“Bon Appetit!” Have those words ever been uttered more lovingly, tenderly, or warmly than by Julia Child as she signed off on an episode of The French Chef? It’s hard to say. Perhaps in France—by a maman to her bébé as she ladled some delicious concoction into a shallow bowl, or by a gourmet chef as he placed the finishing touches on the meal that would earn his Paris restaurant its third Michelin star. But in America? Not one other person can take so much credit for popularizing French cuisine and making it accessible to all as Child, who returned from France with the seminal 1961 cookbook Mastering the Art of French Cooking.

But it’s Child’s television career that is the focus of the new HBO series Julia, starring Sarah Lancashire in the title role. If Nora Ephron’s classic 2009 film Julie & Julia built upon the seeds that grew into the classic cookbook, as described in Child’s autobiographical My Life in France, this new show is the next chapter. It covers her rise as one of the first food show hosts, as she attempts to get her public television program on the air and develop a model for demonstrating culinary techniques to the new medium’s captive audience. Above all, however, this series offers a deeper perspective of Child's womanhood and her complex position as she wielded power and influence while working through insecurities.

Along the way to television success, Child overcomes plenty of obstacles, such as supplementing her show’s budget by teaching cooking classes or working in cahoots with her literary editor to slyly talk her husband Paul (David Hyde–Pierce) into seeing television as something more than a fad. Ultimately, the insecurities of Paul Child come through very strongly in the series. He makes a genuine effort, but still often struggles to navigate the new territory of playing second fiddle to his wife in the early '60s. 

This is a different portrayal of the pair’s relationship than has come through in other media, from Paul’s behind–the–scenes role in Child’s real–life television presence to his characterization as a nearly flawless, completely supportive and engaged husband in Julie & Julia. Yet in many ways, this series differs is in its willingness to avoid painting an idealized image of both the woman and the relationship. And in many ways, this is its saving grace—other than the series’ inclination to offer up a grittier picture and Lancashire’s impressive performance, the series offers very little that is new or entertaining to the Julia Child story, instead leaning on forced, unrelated characters and unrealistic and sparse quips that don’t stick the landing.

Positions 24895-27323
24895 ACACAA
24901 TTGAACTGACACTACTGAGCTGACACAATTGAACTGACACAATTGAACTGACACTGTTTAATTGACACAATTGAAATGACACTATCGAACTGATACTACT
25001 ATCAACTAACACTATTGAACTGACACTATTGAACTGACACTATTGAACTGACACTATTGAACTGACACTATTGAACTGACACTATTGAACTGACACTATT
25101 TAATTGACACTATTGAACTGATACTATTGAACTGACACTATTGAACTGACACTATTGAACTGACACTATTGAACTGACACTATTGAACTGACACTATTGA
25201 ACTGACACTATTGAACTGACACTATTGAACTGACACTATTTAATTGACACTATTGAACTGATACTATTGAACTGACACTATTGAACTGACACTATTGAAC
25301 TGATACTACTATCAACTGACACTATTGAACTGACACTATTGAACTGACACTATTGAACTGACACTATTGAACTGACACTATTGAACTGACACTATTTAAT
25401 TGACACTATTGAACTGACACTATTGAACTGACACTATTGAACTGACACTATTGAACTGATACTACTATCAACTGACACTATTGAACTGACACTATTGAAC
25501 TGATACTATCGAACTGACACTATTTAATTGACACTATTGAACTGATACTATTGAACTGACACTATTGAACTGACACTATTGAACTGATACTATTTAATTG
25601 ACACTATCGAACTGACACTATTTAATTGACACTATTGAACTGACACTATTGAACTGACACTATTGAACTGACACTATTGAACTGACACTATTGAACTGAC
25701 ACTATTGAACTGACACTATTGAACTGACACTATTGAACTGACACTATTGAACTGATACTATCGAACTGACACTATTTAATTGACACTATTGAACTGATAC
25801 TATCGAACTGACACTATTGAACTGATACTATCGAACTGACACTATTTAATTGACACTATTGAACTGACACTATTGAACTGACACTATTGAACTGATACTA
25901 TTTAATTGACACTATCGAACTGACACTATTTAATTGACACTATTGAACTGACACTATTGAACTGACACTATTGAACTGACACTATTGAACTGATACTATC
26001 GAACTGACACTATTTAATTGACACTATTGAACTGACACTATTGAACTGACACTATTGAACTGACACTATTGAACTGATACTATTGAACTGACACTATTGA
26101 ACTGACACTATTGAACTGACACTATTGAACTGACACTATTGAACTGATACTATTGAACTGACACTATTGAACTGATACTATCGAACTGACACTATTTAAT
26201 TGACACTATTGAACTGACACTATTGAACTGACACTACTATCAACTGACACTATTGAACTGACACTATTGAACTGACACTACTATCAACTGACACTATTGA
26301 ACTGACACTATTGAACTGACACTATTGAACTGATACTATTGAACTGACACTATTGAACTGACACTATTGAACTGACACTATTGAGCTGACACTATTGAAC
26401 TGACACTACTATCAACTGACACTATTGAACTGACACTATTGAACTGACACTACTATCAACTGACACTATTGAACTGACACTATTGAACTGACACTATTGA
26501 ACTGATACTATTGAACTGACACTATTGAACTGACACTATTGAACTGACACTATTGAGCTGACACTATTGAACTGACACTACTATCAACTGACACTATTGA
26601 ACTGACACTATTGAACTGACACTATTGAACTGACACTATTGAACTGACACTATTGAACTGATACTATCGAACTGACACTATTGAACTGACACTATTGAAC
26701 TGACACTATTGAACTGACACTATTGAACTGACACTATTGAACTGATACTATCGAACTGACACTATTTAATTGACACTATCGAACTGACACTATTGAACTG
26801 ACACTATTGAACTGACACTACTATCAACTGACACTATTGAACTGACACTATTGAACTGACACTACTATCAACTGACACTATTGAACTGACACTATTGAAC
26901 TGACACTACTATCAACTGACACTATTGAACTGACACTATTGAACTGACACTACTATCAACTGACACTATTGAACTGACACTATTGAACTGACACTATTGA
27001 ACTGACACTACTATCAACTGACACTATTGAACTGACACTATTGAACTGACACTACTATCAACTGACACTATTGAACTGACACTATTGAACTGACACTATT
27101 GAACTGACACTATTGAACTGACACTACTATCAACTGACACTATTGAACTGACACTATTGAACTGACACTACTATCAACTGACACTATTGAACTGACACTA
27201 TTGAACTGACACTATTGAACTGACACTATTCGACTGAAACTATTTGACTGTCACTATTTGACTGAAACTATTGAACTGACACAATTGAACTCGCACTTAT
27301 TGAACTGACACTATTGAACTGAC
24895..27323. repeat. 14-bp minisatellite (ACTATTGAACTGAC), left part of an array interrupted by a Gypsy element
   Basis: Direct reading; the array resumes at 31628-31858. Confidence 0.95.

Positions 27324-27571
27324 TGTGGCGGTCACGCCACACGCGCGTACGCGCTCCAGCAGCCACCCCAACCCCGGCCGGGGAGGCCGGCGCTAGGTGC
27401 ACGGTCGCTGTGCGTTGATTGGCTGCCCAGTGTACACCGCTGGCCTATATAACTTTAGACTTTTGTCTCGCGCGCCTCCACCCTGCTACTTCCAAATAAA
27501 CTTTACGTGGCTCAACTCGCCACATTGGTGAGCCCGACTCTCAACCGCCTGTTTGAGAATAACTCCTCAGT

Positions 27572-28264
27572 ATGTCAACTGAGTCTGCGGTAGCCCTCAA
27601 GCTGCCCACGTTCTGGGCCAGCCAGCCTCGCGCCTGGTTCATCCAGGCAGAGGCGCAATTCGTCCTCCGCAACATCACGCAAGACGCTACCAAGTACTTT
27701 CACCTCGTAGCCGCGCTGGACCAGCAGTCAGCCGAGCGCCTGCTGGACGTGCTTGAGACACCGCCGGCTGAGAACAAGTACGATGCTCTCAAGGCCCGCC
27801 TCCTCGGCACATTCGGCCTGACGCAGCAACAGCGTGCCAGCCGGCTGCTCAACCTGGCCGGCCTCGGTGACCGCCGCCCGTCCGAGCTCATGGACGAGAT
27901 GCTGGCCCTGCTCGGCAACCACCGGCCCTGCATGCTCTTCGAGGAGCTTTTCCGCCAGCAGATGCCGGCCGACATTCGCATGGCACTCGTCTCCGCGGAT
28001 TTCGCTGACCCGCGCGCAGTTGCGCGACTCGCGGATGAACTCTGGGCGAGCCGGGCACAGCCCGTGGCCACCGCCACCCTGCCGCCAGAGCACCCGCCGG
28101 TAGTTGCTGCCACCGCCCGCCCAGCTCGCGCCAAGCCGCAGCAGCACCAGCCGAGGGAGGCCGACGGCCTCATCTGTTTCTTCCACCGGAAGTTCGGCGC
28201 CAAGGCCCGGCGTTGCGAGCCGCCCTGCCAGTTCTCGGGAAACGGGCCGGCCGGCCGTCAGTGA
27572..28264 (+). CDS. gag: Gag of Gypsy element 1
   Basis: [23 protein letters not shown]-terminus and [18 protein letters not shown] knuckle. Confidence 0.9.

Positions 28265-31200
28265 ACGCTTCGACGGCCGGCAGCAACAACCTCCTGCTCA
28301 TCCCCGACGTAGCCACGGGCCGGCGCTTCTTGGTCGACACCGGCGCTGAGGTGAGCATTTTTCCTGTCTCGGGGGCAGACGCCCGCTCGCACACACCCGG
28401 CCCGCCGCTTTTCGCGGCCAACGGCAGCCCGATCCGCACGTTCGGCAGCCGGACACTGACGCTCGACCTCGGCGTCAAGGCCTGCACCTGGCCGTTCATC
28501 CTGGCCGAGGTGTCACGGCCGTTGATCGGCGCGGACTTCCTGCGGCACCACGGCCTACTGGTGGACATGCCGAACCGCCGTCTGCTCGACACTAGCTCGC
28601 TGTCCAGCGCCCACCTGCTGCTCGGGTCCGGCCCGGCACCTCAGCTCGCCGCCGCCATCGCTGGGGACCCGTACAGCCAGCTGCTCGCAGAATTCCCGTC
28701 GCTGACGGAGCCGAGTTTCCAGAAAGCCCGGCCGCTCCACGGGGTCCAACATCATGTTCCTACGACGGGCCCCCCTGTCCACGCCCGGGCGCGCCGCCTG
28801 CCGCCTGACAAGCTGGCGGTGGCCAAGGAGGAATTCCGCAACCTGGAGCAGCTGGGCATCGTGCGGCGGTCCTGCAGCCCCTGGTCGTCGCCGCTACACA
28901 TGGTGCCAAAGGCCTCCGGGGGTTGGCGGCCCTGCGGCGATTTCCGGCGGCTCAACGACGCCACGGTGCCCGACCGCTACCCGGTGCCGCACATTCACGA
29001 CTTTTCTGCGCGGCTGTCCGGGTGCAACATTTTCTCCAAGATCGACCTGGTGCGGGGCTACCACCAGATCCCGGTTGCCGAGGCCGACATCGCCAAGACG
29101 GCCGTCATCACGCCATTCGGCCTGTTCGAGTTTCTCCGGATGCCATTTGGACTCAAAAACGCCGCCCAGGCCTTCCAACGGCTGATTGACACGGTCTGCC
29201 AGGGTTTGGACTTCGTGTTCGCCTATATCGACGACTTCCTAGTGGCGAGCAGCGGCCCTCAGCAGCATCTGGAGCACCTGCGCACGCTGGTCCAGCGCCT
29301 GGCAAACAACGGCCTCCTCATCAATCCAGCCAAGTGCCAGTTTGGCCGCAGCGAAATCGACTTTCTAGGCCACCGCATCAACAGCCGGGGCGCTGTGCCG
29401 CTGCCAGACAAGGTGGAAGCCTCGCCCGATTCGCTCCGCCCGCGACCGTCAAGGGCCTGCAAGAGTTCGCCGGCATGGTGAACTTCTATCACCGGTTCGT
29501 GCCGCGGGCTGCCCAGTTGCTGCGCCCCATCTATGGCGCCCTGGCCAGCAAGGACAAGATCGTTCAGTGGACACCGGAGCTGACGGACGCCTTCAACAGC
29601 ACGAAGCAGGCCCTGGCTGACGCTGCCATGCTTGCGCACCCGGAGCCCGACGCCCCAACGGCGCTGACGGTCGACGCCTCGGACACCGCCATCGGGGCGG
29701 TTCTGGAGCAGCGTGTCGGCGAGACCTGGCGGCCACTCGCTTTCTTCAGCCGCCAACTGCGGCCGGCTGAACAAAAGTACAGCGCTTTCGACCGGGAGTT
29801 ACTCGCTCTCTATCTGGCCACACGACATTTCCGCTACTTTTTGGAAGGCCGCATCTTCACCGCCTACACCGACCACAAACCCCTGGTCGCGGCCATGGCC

Again, though, it's in the running theme throughout the season of Child's feeling insufficient within her womanhood that the show brings something new to her bountiful dining room table. One arc thus far involves her coming to terms with reaching menopause and feeling she must give up on her dreams of having children. 

However, it’s in forging boldly ahead into her own career and future that we see Child at her most vulnerable and relatable, and most in contrast to her public image. She grapples with not being camera–friendly enough and having too distinctive of a sound. Her own father considers her to be not enough of a lady. With every step forward into her next chapter, she grows bolder and more confident, but also strays further from the mid–20th century ideal of a woman, repressed and subjugated. Due partially to this intensity of personality and even more so to her impressive stature (6’2”), any move she makes is given a sort of aggressive underpinning by the assuming masses working around her.

It's in the way that her image has persisted in its loving and lovable, effortlessly maternal nature, in spite of the preconceived schemas that drive public opinion, that I can relate to Child’s story and am inspired by her impact. From the perspective of this one tall, outspoken Julia, striving to make it through college without scaring too many people, the material of this new series and the potency of Child’s real–life legacy offers signs of hope for the future. It's proof that a kind heart and loving personality can pair with that existing power to shine through a tall suit of armor to create not just a mere favorable impression, but a conceptualization that radiates warmth.

Even though the show may not be great, I’m grateful for the reminder it serves of Child’s real perseverance and the extent to which she made an impact on the world. Beyond the bœuf bourguignon and the laughs, I'm reminded to thank Julia Child for being a role model.

If anyone knows where to find a loving personality, please let me know.